Halloween Dietary Considerations

Costumes, loud noises, sugar, sugar, and more sugar... For families with autism, Halloween can be a nightmare. Below are some precautions that can help prevent your child from goblin up foods they are sensitive and/or allergic to. 


  • Teach your child not to eat anything they get from trick-or-treating without your permission.
  • A house with a teal pumpkin on the doorstep will have non-food treats available for trick-or-treaters.
  • Before Halloween, deliver allergy-friendly treats to neighbors to give to your child on Halloween.
    • Be sure to explain to them about your child, what they will be dressed as, and how much your whole family will appreciate their support.
  • Exchange the candy your child can’t eat for something extra special they’ll enjoy, such as:
    • Toys; candy/treats that are safe for them to eat; money; extra time on electronics; a trip to the zoo, movies, or local theme park; etc.
    Party Food
    • Find out what’s on the menu so you can bring along similar items that are safe for your child to eat.
      • Consider bringing enough for your child to share with everyone so they don’t feel singled out eating something that’s different from everyone else.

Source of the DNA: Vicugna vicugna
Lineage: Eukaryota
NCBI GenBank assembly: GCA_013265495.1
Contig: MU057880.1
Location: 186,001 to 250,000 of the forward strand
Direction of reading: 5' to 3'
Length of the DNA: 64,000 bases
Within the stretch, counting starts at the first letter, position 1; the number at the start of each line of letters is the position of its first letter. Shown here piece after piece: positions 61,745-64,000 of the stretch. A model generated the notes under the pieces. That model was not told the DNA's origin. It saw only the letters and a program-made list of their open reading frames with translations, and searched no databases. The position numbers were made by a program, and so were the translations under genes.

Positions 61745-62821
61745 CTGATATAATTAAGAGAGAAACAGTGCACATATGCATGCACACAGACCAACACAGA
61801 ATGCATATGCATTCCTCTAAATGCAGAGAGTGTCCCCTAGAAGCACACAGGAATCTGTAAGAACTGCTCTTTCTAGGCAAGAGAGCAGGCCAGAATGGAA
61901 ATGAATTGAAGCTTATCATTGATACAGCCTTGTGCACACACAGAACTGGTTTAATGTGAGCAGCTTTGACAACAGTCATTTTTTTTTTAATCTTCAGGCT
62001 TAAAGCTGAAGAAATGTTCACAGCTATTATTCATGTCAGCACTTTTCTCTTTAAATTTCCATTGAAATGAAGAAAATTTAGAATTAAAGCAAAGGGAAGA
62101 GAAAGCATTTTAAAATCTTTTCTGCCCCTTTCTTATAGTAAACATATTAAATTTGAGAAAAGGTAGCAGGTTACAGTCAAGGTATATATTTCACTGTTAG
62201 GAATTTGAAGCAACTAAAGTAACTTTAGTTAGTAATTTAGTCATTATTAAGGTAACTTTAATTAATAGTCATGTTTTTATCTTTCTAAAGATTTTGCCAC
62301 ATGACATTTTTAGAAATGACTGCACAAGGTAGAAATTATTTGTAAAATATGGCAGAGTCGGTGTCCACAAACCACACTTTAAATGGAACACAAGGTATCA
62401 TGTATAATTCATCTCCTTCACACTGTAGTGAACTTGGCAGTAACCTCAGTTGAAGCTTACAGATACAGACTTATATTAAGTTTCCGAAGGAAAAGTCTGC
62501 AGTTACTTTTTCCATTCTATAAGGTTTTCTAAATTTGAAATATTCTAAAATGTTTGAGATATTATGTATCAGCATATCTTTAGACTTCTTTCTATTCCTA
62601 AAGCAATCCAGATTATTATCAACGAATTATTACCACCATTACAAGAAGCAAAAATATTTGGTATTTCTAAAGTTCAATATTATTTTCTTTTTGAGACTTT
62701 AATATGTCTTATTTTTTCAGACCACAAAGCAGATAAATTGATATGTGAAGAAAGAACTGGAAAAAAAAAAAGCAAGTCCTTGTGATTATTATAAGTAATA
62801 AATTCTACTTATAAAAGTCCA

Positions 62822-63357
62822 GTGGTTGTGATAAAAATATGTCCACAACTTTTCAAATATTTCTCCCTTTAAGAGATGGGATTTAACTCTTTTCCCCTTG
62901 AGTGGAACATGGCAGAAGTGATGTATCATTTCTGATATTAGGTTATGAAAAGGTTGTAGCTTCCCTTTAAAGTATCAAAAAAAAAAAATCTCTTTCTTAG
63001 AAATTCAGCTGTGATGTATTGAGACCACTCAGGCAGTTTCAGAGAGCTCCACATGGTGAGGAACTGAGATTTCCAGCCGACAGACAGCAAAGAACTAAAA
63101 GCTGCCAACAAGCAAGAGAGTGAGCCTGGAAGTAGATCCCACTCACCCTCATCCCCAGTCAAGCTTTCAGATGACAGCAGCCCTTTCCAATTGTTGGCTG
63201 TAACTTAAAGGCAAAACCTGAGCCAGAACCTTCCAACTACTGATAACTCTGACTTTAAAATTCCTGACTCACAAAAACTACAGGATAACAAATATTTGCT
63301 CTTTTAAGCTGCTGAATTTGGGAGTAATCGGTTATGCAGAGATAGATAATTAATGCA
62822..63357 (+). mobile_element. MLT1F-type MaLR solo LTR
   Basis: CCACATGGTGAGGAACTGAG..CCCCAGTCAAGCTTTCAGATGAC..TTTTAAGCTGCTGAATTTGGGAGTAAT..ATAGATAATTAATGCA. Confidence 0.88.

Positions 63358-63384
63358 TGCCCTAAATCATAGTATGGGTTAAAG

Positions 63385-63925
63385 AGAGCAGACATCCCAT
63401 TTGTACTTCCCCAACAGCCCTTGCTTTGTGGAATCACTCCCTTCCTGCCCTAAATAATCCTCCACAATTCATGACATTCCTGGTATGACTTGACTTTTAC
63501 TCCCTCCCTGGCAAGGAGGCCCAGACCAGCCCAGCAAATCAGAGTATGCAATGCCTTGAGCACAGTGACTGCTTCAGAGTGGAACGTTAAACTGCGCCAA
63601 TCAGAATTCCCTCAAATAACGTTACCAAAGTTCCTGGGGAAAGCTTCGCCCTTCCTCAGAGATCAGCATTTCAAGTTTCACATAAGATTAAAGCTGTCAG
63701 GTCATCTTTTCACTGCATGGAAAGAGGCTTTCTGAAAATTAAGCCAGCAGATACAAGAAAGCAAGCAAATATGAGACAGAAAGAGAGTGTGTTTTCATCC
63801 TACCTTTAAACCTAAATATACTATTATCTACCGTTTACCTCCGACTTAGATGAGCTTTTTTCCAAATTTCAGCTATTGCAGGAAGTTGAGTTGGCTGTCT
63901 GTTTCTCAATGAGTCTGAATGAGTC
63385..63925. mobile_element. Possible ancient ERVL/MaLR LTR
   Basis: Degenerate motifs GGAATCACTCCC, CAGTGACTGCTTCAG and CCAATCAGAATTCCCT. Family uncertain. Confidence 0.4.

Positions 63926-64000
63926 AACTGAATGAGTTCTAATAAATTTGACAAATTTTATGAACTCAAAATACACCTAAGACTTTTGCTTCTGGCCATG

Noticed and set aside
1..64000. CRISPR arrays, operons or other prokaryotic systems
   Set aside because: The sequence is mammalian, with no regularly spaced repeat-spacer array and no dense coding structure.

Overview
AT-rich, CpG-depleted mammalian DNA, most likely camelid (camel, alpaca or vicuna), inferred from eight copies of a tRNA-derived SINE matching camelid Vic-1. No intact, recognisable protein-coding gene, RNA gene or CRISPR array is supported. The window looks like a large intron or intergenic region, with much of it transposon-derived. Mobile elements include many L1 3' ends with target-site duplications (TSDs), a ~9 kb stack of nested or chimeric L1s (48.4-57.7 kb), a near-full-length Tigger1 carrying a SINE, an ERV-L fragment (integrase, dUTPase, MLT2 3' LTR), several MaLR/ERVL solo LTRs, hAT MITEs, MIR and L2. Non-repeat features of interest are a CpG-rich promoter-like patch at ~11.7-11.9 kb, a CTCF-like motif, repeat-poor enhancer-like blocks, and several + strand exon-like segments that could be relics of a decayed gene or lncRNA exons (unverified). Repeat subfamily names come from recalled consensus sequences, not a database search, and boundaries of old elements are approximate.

• Don’t let your child eat food or candy of which you are unfamiliar.

    5 Foods That Can Make Autism Worse

    When people with ASD removed dairy from their diet, they began talking more, their hyperactivity was reduced, and bowel problems were resolved.
    Although the research on gluten-free diets is mixed, many parents of children with autism report seeing improvements in symptoms when they eliminate gluten from their child’s meals.
    Not only is sugar pro-inflammatory, but it also increases erratic brain cell firing and it is very addictive. People with ASD, like those with type 2 diabetes, have impaired glucose tolerance and excessive levels of insulin (a condition known as hyperinsulinemia). Because of this, consuming sugar may magnify improper insulin signaling.
    Avoiding sugar and refined carbohydrates and increasing lean protein can dramatically improve concentration and judgment, and decrease impulsiveness.
    If you or a loved one has ASD, paying close attention to the foods being consumed is particularly important. For kids with autism, we often recommend an elimination diet—eliminating gluten, dairy, sugar, corn, soy, and other categories of potentially allergenic foods. 

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